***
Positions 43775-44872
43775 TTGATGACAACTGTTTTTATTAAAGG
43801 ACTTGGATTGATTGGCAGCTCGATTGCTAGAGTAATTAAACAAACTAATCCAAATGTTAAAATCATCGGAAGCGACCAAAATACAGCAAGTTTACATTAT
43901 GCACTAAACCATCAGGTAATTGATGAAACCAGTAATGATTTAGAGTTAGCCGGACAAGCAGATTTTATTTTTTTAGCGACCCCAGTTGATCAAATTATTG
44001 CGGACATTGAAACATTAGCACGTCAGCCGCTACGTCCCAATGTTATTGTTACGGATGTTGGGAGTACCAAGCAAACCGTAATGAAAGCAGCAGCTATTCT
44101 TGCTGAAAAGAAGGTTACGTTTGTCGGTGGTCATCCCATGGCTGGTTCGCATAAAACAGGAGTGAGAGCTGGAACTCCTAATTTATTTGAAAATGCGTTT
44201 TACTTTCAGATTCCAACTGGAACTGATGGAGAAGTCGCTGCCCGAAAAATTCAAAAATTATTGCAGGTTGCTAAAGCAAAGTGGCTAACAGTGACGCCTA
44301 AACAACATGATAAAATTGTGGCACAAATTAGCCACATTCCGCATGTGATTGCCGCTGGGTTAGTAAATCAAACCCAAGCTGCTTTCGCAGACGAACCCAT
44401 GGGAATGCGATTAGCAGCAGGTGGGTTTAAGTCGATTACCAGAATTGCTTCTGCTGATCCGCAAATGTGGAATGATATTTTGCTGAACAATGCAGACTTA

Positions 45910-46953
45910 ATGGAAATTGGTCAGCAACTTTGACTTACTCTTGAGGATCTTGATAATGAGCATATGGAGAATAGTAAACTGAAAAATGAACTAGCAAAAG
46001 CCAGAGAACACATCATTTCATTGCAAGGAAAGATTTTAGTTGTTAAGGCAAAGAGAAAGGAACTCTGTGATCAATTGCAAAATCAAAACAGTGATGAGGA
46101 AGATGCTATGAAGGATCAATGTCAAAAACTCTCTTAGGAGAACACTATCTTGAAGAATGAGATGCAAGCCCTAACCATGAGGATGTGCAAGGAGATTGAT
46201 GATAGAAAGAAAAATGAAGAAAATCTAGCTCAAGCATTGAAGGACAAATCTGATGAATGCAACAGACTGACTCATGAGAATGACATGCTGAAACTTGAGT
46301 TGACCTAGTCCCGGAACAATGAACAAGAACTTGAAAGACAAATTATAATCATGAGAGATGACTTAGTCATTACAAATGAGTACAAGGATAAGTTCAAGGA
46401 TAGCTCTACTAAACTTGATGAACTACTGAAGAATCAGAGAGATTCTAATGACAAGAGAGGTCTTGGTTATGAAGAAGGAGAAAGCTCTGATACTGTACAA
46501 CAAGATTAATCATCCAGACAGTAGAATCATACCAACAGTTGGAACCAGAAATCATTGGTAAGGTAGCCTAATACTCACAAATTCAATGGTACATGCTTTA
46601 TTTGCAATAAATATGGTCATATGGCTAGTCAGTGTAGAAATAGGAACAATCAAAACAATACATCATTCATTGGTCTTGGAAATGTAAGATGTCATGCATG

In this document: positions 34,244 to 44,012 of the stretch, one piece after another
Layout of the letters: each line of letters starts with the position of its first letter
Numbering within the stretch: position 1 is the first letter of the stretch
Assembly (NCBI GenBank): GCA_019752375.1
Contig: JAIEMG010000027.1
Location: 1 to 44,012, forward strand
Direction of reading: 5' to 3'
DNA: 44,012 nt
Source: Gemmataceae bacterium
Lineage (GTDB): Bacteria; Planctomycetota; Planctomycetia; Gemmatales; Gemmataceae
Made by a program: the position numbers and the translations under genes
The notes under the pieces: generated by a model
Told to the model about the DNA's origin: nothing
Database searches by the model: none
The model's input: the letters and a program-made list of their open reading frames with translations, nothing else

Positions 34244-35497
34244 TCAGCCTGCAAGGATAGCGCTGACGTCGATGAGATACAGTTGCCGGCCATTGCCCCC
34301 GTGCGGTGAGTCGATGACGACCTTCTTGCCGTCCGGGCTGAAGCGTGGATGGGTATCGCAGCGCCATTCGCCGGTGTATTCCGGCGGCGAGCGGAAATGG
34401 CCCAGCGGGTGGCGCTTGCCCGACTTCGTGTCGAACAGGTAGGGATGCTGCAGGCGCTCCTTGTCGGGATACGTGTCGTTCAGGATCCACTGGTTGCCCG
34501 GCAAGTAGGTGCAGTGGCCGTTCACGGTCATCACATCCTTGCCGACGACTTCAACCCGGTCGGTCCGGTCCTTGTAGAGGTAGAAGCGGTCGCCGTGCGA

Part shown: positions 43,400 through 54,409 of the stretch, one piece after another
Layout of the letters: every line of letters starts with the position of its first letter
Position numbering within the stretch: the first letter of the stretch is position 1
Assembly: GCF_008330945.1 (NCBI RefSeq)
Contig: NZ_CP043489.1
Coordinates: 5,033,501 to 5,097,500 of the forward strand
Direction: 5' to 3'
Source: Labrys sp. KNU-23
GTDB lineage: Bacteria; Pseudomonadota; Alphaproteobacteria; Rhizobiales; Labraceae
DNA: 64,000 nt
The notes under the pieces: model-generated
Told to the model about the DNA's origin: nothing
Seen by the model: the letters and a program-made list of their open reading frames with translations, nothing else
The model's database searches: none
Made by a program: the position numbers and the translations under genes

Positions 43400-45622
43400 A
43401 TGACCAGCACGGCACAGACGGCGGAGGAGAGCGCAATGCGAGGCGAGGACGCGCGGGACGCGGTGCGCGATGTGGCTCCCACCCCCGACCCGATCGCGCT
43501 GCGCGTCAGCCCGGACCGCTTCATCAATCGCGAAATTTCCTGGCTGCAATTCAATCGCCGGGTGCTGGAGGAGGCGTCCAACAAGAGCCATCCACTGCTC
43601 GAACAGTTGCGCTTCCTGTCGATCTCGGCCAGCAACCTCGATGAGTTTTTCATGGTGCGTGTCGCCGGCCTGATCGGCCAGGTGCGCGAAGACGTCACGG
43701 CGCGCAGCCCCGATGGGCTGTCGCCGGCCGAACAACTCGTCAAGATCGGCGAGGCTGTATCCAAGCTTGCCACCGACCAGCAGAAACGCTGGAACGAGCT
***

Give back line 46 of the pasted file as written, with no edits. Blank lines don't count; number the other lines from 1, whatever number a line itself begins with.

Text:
Source: Labrys sp. KNU-23